Following their "very robust conversation" with Vice President Kamala Harris, Democratic state legislators from Texas conceded that while the Biden administration wants to see federal voting reform legislation make it to the president's desk, the hurdle to passage is the U.S. Senate -- but they aren't giving up on conversations with those lawmakers.
"We know it's a priority for the administration but quite frankly it lies in the Senate," state Sen. Carol Alvarado, the chair of the Texas Senate Democratic Caucus, said after the meeting at the White House Wednesday.
Harris met with more than a dozen Democratic lawmakers from Texas, applauding them as "courageous leaders" for staging a walkout in the final hours of the state's regular legislative session last month. Their departure resulted in a lack of quorum, effectively killing a sweeping election law overhaul that would've imposed new restrictions on voting.
"We are not asking for the bestowal of a right. We are talking about the preservation of the right, that is the right of citizenship," Harris said. "When I look at that, and the -- the fact that Americans are at risk of losing their access to their right ... we know we have a great challenge in front of us and therefore fight."
Republican Gov. Greg Abbott has pledged to call a special session to get an elections bill passed. While a date hasn't been set yet, the Texas Democrats' trip to Washington underscored the urgency of this issue for not only them, but Democratic lawmakers and activists in other states fighting against the nationwide, GOP-led effort to roll back voting access in the aftermath of the 2020 presidential election.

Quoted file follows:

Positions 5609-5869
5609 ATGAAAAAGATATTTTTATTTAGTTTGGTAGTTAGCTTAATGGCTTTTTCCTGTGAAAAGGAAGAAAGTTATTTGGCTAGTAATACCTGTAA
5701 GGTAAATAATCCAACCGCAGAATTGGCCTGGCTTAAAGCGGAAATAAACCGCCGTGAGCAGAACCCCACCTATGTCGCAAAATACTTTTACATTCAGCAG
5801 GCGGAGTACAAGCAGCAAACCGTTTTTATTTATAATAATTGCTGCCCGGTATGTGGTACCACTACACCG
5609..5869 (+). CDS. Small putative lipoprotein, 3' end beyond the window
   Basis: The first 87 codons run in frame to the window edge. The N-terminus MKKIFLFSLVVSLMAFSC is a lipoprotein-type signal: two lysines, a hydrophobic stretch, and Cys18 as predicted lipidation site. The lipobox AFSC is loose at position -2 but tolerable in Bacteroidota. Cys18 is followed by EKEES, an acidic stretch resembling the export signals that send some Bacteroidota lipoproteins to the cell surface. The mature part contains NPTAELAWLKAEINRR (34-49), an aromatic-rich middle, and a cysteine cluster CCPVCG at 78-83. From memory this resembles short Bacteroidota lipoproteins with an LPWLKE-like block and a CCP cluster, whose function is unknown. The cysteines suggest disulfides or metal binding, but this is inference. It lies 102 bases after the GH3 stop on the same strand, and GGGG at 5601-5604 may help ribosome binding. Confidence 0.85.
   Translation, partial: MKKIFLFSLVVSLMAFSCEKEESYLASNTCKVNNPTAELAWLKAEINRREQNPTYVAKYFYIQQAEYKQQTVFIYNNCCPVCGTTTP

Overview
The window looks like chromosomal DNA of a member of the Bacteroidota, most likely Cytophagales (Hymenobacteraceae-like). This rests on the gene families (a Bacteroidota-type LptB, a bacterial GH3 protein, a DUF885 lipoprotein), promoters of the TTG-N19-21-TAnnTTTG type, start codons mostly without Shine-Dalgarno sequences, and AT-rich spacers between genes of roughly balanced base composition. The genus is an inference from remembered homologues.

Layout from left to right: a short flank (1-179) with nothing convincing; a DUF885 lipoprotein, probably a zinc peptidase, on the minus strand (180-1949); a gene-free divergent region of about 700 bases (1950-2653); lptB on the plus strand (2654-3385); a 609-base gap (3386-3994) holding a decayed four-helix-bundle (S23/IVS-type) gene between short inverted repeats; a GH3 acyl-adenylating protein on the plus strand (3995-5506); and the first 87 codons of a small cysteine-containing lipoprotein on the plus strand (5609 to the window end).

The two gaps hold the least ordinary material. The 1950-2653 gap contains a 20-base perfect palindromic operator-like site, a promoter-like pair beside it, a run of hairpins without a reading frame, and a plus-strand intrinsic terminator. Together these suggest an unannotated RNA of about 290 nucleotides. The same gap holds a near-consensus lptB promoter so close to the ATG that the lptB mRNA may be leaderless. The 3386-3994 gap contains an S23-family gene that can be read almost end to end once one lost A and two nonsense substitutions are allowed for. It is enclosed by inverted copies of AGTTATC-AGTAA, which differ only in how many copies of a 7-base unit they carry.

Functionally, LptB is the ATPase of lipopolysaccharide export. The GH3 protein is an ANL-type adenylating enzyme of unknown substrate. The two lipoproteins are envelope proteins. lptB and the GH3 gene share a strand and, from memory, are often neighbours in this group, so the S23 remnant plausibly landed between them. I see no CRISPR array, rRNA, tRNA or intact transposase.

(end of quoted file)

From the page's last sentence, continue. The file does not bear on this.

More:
With the state lawmakers seated around a table in the Roosevelt Room with her, Harris reiterated her and President Joe Biden's "absolute commitment" to seeing Congress pass two bills -- the John Lewis Voting Rights Act, or HR 4, and the For The People Act, or HR/SR 1.
Senate Majority Leader Chuck Schumer said Tuesday that he would bring the Senate's version of the "For The People Act" to the floor for a vote next week, but it's all but certain to fail without changing the Senate filibuster rules as no Republicans support it, and there is also one key Democratic holdout: moderate Sen. Joe Manchin of West Virginia.
Because of him, the bill brought to the Senate floor could look very different from the version passed by the House. Manchin told ABC News that last week, he delivered a list of items he supports and opposes in the current version of the bill. Schumer has said he will look at that and decide what changes he'll make to the bill.
Manchin previously told ABC News he supports the John Lewis Voting Rights Act, which is the more measured of the two bills and would restore key provisions in the original Voting Rights Act of 1965 that were struck down by the Supreme Court in 2013.
The Texas lawmakers met with members of the Democratic caucus on Capitol Hill Tuesday, including Speaker Nancy Pelosi and Schumer, but they did not meet with Manchin.
"There have been requests, there have been attempts and we are continuing to make those requests," said Alvarado, noting that two state lawmakers did meet with his chief of staff Tuesday.
Manchin told reporters on Wednesday he had planned to -- and was "hoping" to -- meet with the Texas delegation, but had a scheduling conflict. An attempt to schedule something Wednesday morning also did not work out.
"We're not going to give up on him because we believe that although he has other things in his district to take care of, we believe this is paramount to the people of the United States," state Rep. Senfronia Thompson, the dean of the Texas House Democratic Caucus, told reporters.
While Alvarado decried "how divisive" and "very partisan" the issue of voting access has become, no one from the Texas delegation met with Republican lawmakers during the trip. Pressed on this, Thompson said they plan to start at home with Sens. Ted Cruz and John Cornyn. State Rep. Trey Martinez Fischer added that a "small delegation" met with Cornyn's office Tuesday and said there would be follow-up from that.
State Sen. Royce West said that "as legislators, we respect the legislative process," but urged political leaders, and the nation as a whole, to get behind their diverse coalition working to protect voters' access to the ballot.
"We stand together. You have Anglos, Hispanics, African Americans, all of us are standing together," West said. "We look like America, and we need other people to stand up."
ABC News' Trish Turner and Alisa Wiersema contributed to this report.